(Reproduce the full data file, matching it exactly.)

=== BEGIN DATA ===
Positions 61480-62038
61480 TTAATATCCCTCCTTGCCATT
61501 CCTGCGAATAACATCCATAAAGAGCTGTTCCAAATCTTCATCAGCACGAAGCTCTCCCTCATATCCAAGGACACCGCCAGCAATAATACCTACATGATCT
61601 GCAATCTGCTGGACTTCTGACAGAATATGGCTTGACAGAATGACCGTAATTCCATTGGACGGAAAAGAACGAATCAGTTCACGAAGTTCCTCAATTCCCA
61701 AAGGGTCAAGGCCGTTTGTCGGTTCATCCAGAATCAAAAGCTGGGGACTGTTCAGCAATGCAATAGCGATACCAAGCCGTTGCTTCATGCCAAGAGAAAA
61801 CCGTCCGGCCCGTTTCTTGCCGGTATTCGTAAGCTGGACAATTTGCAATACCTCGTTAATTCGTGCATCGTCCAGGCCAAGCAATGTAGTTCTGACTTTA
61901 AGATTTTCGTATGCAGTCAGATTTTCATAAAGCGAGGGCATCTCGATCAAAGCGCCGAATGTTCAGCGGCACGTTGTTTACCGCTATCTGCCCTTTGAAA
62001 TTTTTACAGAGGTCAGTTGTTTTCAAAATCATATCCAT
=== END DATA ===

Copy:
Positions 61480-62038
61480 TTAATATCCCTCCTTGCCATT
61501 CCTGCGAATAACATCCATAAAGAGCTGTTCCAAATCTTCATCAGCACGAAGCTCTCCCTCATATCCAAGGACACCGCCAGCAATAATACCTACATGATCT
61601 GCAATCTGCTGGACTTCTGACAGAATATGGCTTGACAGAATGACCGTAATTCCATTGGACGGAAAAGAACGAATCAGTTCACGAAGTTCCTCAATTCCCA
61701 AAGGGTCAAGGCCGTTTGTCGGTTCATCCAGAATCAAAAGCTGGGGACTGTTCAGCAATGCAATAGCGATACCAAGCCGTTGCTTCATGCCAAGAGAAAA
61801 CCGTCCGGCCCGTTTCTTGCCGGTATTCGTAAGCTGGACAATTTGCAATACCTCGTTAATTCGTGCATCGTCCAGGCCAAGCAATGTAGTTCTGACTTTA
61901 AGATTTTCGTATGCAGTCAGATTTTCATAAAGCGAGGGCATCTCGATCAAAGCGCCGAATGTTCAGCGGCACGTTGTTTACCGCTATCTGCCCTTTGAAA
62001 TTTTTACAGAGGTCAGTTGTTTTCAAAATCATATCCAT